Contact Center Leaders Advise How to Manage Your Team During a Crisis

Contact Center Leaders Advise How to Manage Your Team During a Crisis

First and foremost, we can all agree – these circumstances are NOT BUSINESS AS USUAL.  So, throw out the idea that your typical way of thinking and operating will work. 

Let’s cut to the chase.  Our lives have been disrupted, both at home and work.   And the rapid pace of information we are getting about COVID-19 worldwide both via traditional news outlets and social media creates an even more heightened sense of concern. COVID-19 is challenging for everyone, and especially for organizations who play important roles in supporting their communities. COVID-19 contact center Business Continuity Planning has taken top priority.

I have had the privilege of speaking with several customers who have been able to respond quickly to relocate their agents to working from home in 72 hours or less.  One such customer was Trupanion, hear from Ryan Olson, Manager of Contact Center Operations and Analytics, on how their contact center agents are helping customers care for their pets even during a crisis.

There are key components that continue to bubble to that top that we must consider as we all move toward remote operations in the coming days.  We have put together a checklist to help with your COVID-19 response.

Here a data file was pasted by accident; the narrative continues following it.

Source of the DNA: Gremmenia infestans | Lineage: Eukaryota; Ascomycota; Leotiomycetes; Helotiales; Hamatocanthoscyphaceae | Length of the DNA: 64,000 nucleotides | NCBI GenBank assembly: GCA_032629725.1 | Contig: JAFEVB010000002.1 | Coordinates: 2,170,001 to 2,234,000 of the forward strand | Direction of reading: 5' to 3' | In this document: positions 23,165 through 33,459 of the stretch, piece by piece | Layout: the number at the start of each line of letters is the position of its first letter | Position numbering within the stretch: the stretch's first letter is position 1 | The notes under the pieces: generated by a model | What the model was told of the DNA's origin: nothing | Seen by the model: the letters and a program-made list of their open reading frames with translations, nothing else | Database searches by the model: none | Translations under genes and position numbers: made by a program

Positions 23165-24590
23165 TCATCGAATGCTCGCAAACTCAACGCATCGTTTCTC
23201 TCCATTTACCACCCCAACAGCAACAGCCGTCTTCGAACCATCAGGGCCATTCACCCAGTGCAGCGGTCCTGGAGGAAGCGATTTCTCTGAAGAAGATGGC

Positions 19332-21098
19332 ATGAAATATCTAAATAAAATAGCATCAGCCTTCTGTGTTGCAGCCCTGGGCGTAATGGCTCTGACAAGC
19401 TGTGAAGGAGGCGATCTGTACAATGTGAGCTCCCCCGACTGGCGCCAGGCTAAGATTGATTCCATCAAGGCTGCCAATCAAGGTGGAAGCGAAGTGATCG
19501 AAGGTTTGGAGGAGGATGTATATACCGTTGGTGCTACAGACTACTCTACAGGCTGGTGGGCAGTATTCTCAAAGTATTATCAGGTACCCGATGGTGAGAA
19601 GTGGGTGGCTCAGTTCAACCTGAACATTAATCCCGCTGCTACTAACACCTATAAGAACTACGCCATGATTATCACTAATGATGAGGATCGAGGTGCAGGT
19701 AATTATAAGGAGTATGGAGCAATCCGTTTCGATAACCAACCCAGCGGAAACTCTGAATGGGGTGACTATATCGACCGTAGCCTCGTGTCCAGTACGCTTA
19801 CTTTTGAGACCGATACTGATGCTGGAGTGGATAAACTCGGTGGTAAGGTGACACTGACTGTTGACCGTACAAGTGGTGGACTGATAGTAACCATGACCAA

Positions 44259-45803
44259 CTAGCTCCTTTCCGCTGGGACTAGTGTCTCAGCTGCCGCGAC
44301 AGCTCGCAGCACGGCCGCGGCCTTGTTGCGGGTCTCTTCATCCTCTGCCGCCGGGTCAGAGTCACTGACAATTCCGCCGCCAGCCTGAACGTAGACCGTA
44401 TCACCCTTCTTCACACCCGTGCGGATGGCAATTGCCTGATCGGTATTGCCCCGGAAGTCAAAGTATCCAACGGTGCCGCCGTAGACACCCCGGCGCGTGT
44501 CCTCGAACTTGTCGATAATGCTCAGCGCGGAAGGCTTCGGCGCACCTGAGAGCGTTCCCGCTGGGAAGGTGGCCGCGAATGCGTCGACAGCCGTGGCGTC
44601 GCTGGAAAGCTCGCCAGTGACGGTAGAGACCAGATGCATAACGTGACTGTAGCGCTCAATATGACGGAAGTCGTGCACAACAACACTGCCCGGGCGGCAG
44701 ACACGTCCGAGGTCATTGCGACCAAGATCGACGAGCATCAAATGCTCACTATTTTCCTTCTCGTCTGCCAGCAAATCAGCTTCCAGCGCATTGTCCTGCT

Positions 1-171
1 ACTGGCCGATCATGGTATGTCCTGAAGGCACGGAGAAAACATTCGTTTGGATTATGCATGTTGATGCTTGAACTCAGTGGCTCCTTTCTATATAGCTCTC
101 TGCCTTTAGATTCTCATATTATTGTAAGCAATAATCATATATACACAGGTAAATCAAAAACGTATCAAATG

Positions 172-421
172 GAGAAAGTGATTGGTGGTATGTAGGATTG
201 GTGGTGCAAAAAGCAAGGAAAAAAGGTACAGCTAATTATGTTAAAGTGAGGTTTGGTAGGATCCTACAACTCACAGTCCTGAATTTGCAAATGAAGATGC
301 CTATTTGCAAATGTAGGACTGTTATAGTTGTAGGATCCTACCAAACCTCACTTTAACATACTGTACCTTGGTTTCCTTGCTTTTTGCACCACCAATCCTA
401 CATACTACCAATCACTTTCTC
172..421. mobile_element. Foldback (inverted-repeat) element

Planning Checklist Work from HomeThe top three: (1) The health and well-being of your staff, (2) The technology to ensure ongoing operations, and (3) Managing your work at home agents.  

How can I care for the health and well-being of my staff?  

There are a few must-do’s that have come up consistently with our customers over the last week as they transform their contact center operations into a 100% work-at-home program.  Encourage agents to:  

  • Follow typical routines – for themselves and their families.

    This first one, originally pointed out by Ryan Olson from Trupanion focuses on the core mindset of a person who suddenly finds themselves working from home – in a completely different “structure” than what they are used to.  Ryan says from waking up, to packing lunch, to “arriving” at the office.  While nothing may feel typical –especially given that our children are also home from school giving another component to balance – try to maintain as much “normalcy” as possible to help everyone move forward.

  • Avoid burnout.